The minds of teenage girls have always beguiled us. From the Salem witch trials to the Satanic Panic to the college rape crisis, young women’s memories have been weaponized, dissected, repurposed, debated. But the experiences of this group are rarely earnestly considered without agenda.
It naturally follows that much media about and for teenage girls approaches them shallowly. Notably, “Euphoria,” perhaps this season’s most popular series about teenage girls, only managed to keep its protagonist, Rue — whose arc is inspired by writer Sam Levinson’s own life — three-dimensional. Its other young women were sacrificed to inane stories of romance and cattiness.
Luckily, change has been coming. A few recent shows have demonstrated some much-needed interest in the teen girl psyche. Showtime’s “Yellowjackets,” Amazon Prime’s “The Wilds” and Freeform’s “Cruel Summer” all center young women’s experiences. These girls are often unreliable narrators, and their accounts must be shown from multiple angles for audiences to get a full picture. Flashbacks are key to all three series, and highlight the human complexity of each character without needlessly painting her as all bad or all good.
“The Wilds” and “Cruel Summer” actually preceded “Yellowjackets” mania. “The Wilds,” created by Sarah Streicher (“Daredevil,” “Turning Red”) premiered in December 2020 and released its second season this May, just in time to make the Emmy deadline. It focuses on eight teenage girls who, on a flight to a young women’s empowerment retreat, crashed on a remote island and had to overcome their differences in order to survive. Time on the island is recounted in flashback and informed by further flashbacks into the girls’ lives pre-crash.
“Cruel Summer,” from “Easy A” writer Bert V. Royal, debuted last April, with only three episodes airing during this year’s Emmy eligibility period. A second season is now in the works. It centers on the dueling perspectives of Jeanette (Chiara Aurelia) and Kate (Olivia Holt), with each episode jumping between 1993, 1994 and 1995. In 1995, Kate and Jeanette are 17-year-olds embroiled in a bitter legal battle. Kate claims Jeanette knew she was imprisoned in their vice principal’s home and failed to notify authorities. But Kate’s kidnapping is more complicated than it seems.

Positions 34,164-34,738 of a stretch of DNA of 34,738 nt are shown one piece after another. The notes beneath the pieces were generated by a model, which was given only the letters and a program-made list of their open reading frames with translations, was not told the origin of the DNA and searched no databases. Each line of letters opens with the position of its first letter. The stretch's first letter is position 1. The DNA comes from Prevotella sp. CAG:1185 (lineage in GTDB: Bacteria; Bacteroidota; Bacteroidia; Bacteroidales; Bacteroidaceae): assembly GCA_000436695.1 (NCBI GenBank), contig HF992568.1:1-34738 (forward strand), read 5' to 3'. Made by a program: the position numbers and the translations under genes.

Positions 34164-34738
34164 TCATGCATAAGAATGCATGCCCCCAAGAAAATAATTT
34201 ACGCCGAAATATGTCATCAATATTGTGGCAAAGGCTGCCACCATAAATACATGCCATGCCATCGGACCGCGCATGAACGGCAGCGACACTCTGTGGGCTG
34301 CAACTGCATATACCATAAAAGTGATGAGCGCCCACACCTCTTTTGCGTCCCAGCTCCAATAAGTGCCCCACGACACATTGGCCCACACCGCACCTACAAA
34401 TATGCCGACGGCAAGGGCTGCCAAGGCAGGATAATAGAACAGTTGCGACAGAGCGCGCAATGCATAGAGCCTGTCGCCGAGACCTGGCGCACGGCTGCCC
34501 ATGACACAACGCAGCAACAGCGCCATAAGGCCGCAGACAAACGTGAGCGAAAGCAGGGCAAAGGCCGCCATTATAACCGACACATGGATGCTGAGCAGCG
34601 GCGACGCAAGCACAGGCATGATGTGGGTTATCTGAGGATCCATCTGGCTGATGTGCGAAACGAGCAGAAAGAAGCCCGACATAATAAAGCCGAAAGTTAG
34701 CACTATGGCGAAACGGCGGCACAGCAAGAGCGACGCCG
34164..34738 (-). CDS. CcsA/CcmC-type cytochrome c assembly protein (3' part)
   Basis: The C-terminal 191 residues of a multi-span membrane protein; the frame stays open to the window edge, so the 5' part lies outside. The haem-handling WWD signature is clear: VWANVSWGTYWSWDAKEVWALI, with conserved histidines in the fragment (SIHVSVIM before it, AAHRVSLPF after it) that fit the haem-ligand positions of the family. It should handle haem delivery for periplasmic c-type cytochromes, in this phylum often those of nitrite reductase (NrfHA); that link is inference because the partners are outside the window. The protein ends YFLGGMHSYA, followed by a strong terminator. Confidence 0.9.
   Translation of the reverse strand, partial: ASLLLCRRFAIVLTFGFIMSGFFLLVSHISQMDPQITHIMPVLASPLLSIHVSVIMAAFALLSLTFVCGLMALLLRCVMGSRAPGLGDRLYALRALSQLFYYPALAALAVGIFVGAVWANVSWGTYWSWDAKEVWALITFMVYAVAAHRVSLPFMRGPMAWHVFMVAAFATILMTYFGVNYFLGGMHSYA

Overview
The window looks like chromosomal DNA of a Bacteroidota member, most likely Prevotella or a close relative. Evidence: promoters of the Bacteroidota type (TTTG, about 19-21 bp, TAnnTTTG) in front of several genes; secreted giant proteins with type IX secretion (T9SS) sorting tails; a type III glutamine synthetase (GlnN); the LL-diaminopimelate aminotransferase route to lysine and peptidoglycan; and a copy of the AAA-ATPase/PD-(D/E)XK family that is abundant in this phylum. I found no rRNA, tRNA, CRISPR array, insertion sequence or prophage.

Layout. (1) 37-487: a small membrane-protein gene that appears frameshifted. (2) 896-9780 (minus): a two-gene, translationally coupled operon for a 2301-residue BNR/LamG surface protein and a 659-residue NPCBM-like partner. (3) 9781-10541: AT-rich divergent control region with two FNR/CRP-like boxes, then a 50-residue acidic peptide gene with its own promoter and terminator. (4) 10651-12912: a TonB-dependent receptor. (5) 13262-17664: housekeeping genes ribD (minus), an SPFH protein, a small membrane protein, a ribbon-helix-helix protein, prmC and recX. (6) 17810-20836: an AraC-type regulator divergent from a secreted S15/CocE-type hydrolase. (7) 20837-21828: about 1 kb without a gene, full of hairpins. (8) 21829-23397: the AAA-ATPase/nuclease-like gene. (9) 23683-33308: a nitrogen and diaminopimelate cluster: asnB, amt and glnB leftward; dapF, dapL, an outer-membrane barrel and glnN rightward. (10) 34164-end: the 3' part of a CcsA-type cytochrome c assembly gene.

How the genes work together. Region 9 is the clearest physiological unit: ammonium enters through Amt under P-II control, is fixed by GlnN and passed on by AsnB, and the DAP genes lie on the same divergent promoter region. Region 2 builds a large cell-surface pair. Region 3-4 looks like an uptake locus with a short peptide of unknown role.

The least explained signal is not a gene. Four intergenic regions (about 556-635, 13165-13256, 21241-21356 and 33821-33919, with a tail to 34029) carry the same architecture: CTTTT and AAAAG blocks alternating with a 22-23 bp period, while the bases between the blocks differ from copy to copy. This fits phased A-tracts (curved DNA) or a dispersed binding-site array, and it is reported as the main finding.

“Yellowjackets,” the biggest Emmys hopeful, is an eerily apt successor to “The Wilds” and “Cruel Summer,” given its survivalist bent and focus on ’90s teens. In the show, four middle-aged women reckon with their tumultuous pasts as teenagers in that decade. As high schoolers stranded by a plane crash, they apparently took part in a cannibalistic cult. The show explores their teenage descent via flashback. At the center of the narrative is Shauna (played as a teen by Sophie Nélisse and as an adult by Melanie Lynskey), a plain Jane with a reckless streak who’s tired of playing second fiddle to her shiny best friend, Jackie (Ella Purnell).
These shows have all the trappings of most teen-girl TV. There is boy drama, fashion, mental illness and sex — but these things inform the characters rather than define them. Each girl’s demons get proper room to breathe, so these characters can’t be reduced to one-note tropes.
For instance, Natalie on “Yellowjackets” (played by the incredible teen/adult duo of Sophie Thatcher and Juliette Lewis) comes from a home ravaged by addiction and struggles with it herself as an adult. Such a backstory is hardly unique, but its persistence is. On TV, addiction is more like a blip in personality, the sort of thing that can be solved with a handy book or a stern talking-to. In soapy teen dramas, it’s a burden akin to a break-up or a mean rumor.
Each of these shows’ 14 protagonists face down real problems inextricable from their status as teenage girls. They are vulnerable to eating disorders, self-harm, perfectionism, bullying and the impossible expectations set by a sexist culture. As Mary Pipher wrote in her 1994 bestseller “Reviving Ophelia: Saving the Selves of Adolescent Girls,” “Adolescent girls experience a conflict between their autonomous selves and their need to be feminine, between their status as human beings and their vocation as females. De Beauvoir says, ‘Girls stop being and start seeming.’”
If this was true in 1994, when the teens of “Cruel Summer” and “Yellowjacket” were coming of age, it’s galling to think what young women must go through now, with rampant consumerism forever shifting the goalposts on “proper” femininity and social media at our fingertips. No wonder the parents of “The Wilds” shipped all their daughters off for an empowerment retreat. There are echoes of Shauna and Jeanette — mousy, introspective, unhinged — in Leah, the obsessive lead of “The Wilds” played by newcomer Sarah Pidgeon. Ditto Jackie and Kate, whose easy femininity haunt Shelby (Mia Healey), the deceptively breezy beauty queen in “The Wilds.”
Flashbacks are key to fleshing out these complex stories, as they immerse viewers in each character’s specific point of view and maintain narrative tension. In each of these shows, there are mysteries that only the past can solve.
The only arbiters of that past are these girls, left mainly to deal with each other. Viewers can mistrust or question their accounts, but even to do that demands a courtesy rarely afforded to young women. Even to doubt these characters, we must take them seriously.